This is the second in a series of stories about MEDA hubs (formerly chapters) across North America. The hubs, more than a dozen volunteer-led groups, organize events and activities to build awareness about MEDA’s work creating business solutions to poverty, to network and to hear people share stories about faith, work and entrepreneurship as a calling.
The Delaware Valley hub pre-dates MEDA’s existence by seven years.
The group had its beginnings in 1946, as the Clayton Kratz Fellowship.
Kratz, who grew up in Blooming Glen, Pennsylvania, was a relief worker for Mennonite Central Committee. He was working in a program to help Mennonite in south Russia in 1920, when he was arrested by the Communist army, and was never heard from again.
The Kratz Fellowship formed in 1946 to support businesspeople in southern Pennsylvania. It met monthly, giving loans to people who wanted to start a business or attend college.
In 1987, it became a MEDA chapter. By 2001, group leadership wanted to provide clarity about its mission and strengthen ties with MEDA, so it changed its name to Delaware Valley.
Pre-pandemic, the hub held “third Thursday” breakfast meetings, nine months a year, from 6:30 to 7:30 am, at the Franconia Café in Souderton, said current chair Lucy Brubaker. The meetings, which average 20-25 participants, feature a businessperson discussing their faith in the marketplace, plus a “MEDA moment” update.
The group has also done one or two major fundraisers each year. Since the last breakfast meeting in February 2020, the hub held a summer walkathon to raise funds for MEDA.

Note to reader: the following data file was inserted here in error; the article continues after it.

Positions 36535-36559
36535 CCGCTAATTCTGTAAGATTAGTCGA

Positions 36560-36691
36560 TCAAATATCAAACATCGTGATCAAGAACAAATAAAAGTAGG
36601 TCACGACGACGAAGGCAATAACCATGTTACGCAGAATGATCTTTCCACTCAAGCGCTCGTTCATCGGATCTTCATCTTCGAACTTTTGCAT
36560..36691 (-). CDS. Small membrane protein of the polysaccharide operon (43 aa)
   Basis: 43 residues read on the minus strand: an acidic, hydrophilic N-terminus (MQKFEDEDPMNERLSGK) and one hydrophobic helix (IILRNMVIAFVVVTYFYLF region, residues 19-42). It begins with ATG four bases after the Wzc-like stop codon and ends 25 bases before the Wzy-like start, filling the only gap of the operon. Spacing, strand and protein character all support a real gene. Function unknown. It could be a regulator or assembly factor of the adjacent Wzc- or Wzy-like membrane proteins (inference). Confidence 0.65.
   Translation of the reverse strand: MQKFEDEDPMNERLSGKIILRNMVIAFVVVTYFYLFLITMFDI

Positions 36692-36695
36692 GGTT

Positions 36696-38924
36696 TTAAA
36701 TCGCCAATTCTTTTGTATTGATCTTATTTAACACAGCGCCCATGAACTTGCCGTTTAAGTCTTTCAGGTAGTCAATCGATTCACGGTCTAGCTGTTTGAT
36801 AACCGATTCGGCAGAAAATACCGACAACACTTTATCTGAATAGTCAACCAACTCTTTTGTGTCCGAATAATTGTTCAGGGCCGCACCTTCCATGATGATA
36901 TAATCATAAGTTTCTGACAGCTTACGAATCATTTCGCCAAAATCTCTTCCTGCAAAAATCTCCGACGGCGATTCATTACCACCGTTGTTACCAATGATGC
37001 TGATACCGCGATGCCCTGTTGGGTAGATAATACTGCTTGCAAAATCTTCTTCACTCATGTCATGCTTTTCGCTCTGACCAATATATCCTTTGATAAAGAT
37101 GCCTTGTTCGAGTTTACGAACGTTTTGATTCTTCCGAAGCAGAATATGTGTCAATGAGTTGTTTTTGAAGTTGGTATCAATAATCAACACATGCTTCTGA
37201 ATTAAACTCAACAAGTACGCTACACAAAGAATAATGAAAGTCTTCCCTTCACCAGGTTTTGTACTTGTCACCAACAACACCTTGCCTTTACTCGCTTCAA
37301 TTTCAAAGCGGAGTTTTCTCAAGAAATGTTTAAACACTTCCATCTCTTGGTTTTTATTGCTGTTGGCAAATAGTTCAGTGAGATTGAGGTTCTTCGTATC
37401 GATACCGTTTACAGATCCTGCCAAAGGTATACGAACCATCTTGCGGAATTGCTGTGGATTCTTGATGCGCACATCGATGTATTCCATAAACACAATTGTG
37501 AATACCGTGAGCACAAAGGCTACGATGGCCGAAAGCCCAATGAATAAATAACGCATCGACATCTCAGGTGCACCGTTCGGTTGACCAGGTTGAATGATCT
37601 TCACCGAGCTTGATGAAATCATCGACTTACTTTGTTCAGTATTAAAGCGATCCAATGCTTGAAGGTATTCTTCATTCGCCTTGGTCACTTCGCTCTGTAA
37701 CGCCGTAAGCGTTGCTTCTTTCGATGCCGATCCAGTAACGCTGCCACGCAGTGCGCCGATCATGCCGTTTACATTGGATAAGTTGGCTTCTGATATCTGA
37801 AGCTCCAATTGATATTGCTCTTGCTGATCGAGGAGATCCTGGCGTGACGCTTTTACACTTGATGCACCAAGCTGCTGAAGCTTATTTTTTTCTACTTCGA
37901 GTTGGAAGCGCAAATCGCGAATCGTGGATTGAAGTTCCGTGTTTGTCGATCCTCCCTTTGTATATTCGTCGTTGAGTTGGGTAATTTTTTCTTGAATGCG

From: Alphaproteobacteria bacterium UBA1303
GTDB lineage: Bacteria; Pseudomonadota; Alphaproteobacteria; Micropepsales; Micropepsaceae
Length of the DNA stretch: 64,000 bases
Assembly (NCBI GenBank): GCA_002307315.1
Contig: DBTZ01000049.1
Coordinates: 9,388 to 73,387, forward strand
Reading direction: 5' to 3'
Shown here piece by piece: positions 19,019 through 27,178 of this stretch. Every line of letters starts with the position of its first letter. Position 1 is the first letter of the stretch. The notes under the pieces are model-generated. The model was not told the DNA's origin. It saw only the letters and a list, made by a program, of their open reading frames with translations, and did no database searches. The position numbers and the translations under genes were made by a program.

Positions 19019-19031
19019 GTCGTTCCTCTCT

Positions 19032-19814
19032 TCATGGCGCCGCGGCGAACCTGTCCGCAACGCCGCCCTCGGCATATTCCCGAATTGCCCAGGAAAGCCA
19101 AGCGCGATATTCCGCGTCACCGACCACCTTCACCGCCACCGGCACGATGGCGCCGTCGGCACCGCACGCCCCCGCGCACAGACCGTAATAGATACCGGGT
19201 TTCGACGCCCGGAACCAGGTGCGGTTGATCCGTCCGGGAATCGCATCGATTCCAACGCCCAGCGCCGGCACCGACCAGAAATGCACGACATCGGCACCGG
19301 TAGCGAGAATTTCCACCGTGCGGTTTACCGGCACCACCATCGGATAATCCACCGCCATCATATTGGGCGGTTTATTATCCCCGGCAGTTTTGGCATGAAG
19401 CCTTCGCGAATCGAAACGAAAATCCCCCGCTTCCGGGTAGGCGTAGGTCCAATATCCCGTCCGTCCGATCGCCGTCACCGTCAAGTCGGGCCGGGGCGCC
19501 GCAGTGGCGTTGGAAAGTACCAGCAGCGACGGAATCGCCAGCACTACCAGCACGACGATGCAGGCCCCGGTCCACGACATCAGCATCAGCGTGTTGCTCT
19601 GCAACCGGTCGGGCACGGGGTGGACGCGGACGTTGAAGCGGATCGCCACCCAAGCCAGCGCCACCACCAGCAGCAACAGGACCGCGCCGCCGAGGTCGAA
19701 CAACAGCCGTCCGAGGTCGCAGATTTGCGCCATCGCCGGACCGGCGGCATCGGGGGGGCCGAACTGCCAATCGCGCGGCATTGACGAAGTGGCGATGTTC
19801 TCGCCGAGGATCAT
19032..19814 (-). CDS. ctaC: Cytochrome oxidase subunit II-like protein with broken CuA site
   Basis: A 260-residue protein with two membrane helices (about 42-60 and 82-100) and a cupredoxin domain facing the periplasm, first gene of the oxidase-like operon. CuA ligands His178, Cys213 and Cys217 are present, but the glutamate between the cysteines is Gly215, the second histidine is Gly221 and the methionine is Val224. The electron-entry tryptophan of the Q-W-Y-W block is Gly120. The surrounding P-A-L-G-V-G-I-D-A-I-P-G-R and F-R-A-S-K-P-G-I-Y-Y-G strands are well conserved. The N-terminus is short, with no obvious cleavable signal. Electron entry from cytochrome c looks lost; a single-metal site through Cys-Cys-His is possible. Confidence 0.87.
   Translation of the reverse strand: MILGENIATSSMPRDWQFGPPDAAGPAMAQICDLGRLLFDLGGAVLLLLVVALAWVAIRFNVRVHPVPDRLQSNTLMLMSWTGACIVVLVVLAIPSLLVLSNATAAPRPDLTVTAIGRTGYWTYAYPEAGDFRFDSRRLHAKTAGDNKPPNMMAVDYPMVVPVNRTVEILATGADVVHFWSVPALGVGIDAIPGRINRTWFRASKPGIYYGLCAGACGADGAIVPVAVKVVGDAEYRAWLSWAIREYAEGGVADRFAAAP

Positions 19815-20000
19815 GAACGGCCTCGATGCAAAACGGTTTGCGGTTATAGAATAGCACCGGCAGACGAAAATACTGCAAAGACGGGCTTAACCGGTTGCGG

It is also planning for future events, including a May 2021 virtual panel as part of the Faith and Work in the Pandemic series.
On October 18, Delaware Valley will host an evening to remember Clayton Kratz, with a goal of raising $25,000 to support work in the Ukraine.
The fundraiser, to be held at the restored Broad Street Theatre, will include a film highlighting Kratz’s life, as well as storytelling by John Sharp (whose son Michael, an MCC volunteer and United Nations contract employee, was killed in 2017 while investigating armed conflict in the Democratic Republic of Congo.)
Delaware Valley wants to make the October event and its other fundraisers more informal and family-friendly than the traditional sit-down banquets of the past, Brubaker said. “Our goal as a hub is to attract the next generation of MEDA supporters.”
The group has organized buses to MEDA conventions, realizing that in-person events help to connect people to MEDA’s work, she said.
Brubaker has attended MEDA conventions over the past decade. Joining a learning tour to Ethiopia in 2014 “was probably the event that really cemented my understanding of how MEDA works,’’ she said, particularly witnessing the complete value chain supporting weavers and rice producers.
Other members of the hub’s board include Becky Bergey, Jeff Hackman, Joanne Speigle, Ben Weaver, James Sankan and Steve Schwendy. People who are not on the board have organized parallel efforts to specific projects, including night markets, and fundraising efforts in support of MEDA’s internship program, Brubaker said.
Support for MEDA interns is a newer effort. For years, the group provided scholarships to students studying in the development field, until it became difficult to find applicants.